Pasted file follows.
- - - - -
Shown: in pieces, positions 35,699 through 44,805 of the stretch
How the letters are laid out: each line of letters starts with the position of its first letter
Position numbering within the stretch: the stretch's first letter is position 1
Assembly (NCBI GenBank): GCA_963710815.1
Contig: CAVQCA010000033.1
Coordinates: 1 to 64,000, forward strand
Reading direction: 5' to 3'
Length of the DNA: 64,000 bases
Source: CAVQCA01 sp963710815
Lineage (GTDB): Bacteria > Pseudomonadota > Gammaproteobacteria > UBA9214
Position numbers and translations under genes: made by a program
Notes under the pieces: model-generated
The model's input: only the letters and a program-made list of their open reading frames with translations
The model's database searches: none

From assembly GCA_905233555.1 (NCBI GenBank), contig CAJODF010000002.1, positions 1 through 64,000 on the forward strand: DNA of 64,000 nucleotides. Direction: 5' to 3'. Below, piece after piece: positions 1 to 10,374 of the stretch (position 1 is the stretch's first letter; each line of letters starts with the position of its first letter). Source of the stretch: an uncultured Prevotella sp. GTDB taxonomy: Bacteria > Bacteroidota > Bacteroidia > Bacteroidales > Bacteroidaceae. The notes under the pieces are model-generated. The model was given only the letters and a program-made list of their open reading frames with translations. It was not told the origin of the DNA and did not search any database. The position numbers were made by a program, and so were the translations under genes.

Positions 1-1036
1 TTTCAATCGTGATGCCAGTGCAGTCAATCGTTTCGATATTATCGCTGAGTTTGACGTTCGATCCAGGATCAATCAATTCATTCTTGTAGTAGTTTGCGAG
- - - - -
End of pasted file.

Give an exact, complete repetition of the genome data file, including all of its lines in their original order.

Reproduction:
Shown: in pieces, positions 35,699 through 44,805 of the stretch
How the letters are laid out: each line of letters starts with the position of its first letter
Position numbering within the stretch: the stretch's first letter is position 1
Assembly (NCBI GenBank): GCA_963710815.1
Contig: CAVQCA010000033.1
Coordinates: 1 to 64,000, forward strand
Reading direction: 5' to 3'
Length of the DNA: 64,000 bases
Source: CAVQCA01 sp963710815
Lineage (GTDB): Bacteria > Pseudomonadota > Gammaproteobacteria > UBA9214
Position numbers and translations under genes: made by a program
Notes under the pieces: model-generated
The model's input: only the letters and a program-made list of their open reading frames with translations
The model's database searches: none

From assembly GCA_905233555.1 (NCBI GenBank), contig CAJODF010000002.1, positions 1 through 64,000 on the forward strand: DNA of 64,000 nucleotides. Direction: 5' to 3'. Below, piece after piece: positions 1 to 10,374 of the stretch (position 1 is the stretch's first letter; each line of letters starts with the position of its first letter). Source of the stretch: an uncultured Prevotella sp. GTDB taxonomy: Bacteria > Bacteroidota > Bacteroidia > Bacteroidales > Bacteroidaceae. The notes under the pieces are model-generated. The model was given only the letters and a program-made list of their open reading frames with translations. It was not told the origin of the DNA and did not search any database. The position numbers were made by a program, and so were the translations under genes.

Positions 1-1036
1 TTTCAATCGTGATGCCAGTGCAGTCAATCGTTTCGATATTATCGCTGAGTTTGACGTTCGATCCAGGATCAATCAATTCATTCTTGTAGTAGTTTGCGAG